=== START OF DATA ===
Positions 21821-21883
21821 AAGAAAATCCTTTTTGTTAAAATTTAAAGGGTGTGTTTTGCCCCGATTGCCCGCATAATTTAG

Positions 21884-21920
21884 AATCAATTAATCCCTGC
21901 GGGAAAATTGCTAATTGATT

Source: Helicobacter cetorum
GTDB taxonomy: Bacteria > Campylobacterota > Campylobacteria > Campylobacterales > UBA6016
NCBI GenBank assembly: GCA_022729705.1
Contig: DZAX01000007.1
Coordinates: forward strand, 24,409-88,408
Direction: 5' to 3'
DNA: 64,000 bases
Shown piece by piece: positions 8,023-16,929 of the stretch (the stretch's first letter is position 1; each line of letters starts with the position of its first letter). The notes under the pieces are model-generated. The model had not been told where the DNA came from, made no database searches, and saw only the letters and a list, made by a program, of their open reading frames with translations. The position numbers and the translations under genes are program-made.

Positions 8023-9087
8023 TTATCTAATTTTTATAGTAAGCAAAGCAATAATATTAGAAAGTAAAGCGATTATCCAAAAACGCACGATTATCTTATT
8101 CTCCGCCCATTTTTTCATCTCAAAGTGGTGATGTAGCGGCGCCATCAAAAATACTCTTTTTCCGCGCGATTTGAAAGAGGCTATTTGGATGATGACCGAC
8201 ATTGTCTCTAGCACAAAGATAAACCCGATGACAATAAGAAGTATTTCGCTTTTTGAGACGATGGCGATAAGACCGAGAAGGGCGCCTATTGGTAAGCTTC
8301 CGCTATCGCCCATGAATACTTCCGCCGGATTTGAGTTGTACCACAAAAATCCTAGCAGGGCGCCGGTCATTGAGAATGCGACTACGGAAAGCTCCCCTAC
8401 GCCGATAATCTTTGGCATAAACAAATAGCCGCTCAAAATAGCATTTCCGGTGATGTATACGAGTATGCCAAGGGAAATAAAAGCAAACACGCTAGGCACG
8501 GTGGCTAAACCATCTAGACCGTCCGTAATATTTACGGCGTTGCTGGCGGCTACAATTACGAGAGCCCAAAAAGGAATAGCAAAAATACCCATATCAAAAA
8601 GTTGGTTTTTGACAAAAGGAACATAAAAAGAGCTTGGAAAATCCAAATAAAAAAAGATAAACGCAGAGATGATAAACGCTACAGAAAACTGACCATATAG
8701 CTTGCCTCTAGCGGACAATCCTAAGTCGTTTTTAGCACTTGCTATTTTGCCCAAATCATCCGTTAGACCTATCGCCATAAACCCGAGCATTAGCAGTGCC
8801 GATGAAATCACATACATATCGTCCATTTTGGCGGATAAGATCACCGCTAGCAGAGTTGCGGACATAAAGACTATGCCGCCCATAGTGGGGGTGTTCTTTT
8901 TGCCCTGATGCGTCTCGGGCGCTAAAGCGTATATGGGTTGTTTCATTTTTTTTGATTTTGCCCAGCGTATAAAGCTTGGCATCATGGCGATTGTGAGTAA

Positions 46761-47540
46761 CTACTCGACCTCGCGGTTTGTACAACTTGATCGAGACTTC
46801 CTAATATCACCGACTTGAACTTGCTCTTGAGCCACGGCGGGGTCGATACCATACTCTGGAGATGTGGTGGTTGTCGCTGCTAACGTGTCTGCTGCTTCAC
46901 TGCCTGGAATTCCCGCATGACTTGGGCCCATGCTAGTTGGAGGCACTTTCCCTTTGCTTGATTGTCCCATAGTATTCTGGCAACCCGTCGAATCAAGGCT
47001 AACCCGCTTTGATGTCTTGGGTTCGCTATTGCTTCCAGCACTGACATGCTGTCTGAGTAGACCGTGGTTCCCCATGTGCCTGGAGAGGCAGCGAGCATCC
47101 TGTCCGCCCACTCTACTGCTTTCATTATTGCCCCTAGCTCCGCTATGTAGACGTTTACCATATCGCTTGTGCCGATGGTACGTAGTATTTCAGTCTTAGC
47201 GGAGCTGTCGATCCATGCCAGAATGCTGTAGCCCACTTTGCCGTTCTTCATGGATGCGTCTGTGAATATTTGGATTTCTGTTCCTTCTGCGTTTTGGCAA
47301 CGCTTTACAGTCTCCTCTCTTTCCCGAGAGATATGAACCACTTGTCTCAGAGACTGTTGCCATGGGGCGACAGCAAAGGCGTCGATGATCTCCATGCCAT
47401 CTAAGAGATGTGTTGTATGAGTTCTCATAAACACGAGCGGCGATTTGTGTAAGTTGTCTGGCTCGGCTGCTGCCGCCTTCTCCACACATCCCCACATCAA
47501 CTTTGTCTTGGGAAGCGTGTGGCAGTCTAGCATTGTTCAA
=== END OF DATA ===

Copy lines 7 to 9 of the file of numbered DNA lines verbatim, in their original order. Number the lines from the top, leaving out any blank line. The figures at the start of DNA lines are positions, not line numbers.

GTDB taxonomy: Bacteria > Campylobacterota > Campylobacteria > Campylobacterales > UBA6016
NCBI GenBank assembly: GCA_022729705.1
Contig: DZAX01000007.1